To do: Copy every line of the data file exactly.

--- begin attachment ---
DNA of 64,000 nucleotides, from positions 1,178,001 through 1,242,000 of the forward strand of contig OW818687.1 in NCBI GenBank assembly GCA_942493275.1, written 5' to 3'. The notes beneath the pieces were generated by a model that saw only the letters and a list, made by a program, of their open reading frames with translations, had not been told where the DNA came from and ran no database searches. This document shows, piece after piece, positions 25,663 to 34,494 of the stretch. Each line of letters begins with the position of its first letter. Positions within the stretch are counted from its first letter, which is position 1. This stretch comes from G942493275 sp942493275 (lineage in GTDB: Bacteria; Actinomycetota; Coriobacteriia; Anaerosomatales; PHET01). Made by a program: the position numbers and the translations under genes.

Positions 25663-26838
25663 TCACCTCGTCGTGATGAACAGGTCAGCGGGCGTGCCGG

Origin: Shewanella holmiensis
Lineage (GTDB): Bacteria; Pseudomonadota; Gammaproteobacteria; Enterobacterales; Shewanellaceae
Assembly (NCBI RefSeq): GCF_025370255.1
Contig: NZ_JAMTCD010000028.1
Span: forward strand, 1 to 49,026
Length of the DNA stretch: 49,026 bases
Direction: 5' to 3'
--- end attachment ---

DNA of 64,000 nucleotides, from positions 1,178,001 through 1,242,000 of the forward strand of contig OW818687.1 in NCBI GenBank assembly GCA_942493275.1, written 5' to 3'. The notes beneath the pieces were generated by a model that saw only the letters and a list, made by a program, of their open reading frames with translations, had not been told where the DNA came from and ran no database searches. This document shows, piece after piece, positions 25,663 to 34,494 of the stretch. Each line of letters begins with the position of its first letter. Positions within the stretch are counted from its first letter, which is position 1. This stretch comes from G942493275 sp942493275 (lineage in GTDB: Bacteria; Actinomycetota; Coriobacteriia; Anaerosomatales; PHET01). Made by a program: the position numbers and the translations under genes.

Positions 25663-26838
25663 TCACCTCGTCGTGATGAACAGGTCAGCGGGCGTGCCGG

Origin: Shewanella holmiensis
Lineage (GTDB): Bacteria; Pseudomonadota; Gammaproteobacteria; Enterobacterales; Shewanellaceae
Assembly (NCBI RefSeq): GCF_025370255.1
Contig: NZ_JAMTCD010000028.1
Span: forward strand, 1 to 49,026
Length of the DNA stretch: 49,026 bases
Direction: 5' to 3'